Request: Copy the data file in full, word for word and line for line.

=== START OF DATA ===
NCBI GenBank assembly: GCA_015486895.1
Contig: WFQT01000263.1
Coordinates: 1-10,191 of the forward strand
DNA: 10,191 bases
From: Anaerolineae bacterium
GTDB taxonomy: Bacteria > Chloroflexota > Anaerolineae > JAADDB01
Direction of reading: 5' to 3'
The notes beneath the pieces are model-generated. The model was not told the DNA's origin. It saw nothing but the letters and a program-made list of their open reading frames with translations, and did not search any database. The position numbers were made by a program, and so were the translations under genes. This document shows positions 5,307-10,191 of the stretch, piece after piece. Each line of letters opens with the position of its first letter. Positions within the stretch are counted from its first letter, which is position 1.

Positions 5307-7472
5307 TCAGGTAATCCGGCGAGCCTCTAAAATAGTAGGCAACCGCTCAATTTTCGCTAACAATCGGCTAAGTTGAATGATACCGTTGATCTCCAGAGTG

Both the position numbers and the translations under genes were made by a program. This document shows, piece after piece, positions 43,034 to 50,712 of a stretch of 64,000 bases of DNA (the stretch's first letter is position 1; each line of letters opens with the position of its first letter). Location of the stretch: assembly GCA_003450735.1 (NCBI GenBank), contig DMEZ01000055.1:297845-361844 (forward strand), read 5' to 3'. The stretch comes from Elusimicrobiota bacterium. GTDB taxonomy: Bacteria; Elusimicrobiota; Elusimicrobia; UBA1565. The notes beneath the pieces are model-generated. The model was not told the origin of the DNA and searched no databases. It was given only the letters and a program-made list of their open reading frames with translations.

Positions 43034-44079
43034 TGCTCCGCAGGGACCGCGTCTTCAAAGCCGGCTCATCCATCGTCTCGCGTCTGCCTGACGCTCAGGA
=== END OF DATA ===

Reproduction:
NCBI GenBank assembly: GCA_015486895.1
Contig: WFQT01000263.1
Coordinates: 1-10,191 of the forward strand
DNA: 10,191 bases
From: Anaerolineae bacterium
GTDB taxonomy: Bacteria > Chloroflexota > Anaerolineae > JAADDB01
Direction of reading: 5' to 3'
The notes beneath the pieces are model-generated. The model was not told the DNA's origin. It saw nothing but the letters and a program-made list of their open reading frames with translations, and did not search any database. The position numbers were made by a program, and so were the translations under genes. This document shows positions 5,307-10,191 of the stretch, piece after piece. Each line of letters opens with the position of its first letter. Positions within the stretch are counted from its first letter, which is position 1.

Positions 5307-7472
5307 TCAGGTAATCCGGCGAGCCTCTAAAATAGTAGGCAACCGCTCAATTTTCGCTAACAATCGGCTAAGTTGAATGATACCGTTGATCTCCAGAGTG

Both the position numbers and the translations under genes were made by a program. This document shows, piece after piece, positions 43,034 to 50,712 of a stretch of 64,000 bases of DNA (the stretch's first letter is position 1; each line of letters opens with the position of its first letter). Location of the stretch: assembly GCA_003450735.1 (NCBI GenBank), contig DMEZ01000055.1:297845-361844 (forward strand), read 5' to 3'. The stretch comes from Elusimicrobiota bacterium. GTDB taxonomy: Bacteria; Elusimicrobiota; Elusimicrobia; UBA1565. The notes beneath the pieces are model-generated. The model was not told the origin of the DNA and searched no databases. It was given only the letters and a program-made list of their open reading frames with translations.

Positions 43034-44079
43034 TGCTCCGCAGGGACCGCGTCTTCAAAGCCGGCTCATCCATCGTCTCGCGTCTGCCTGACGCTCAGGA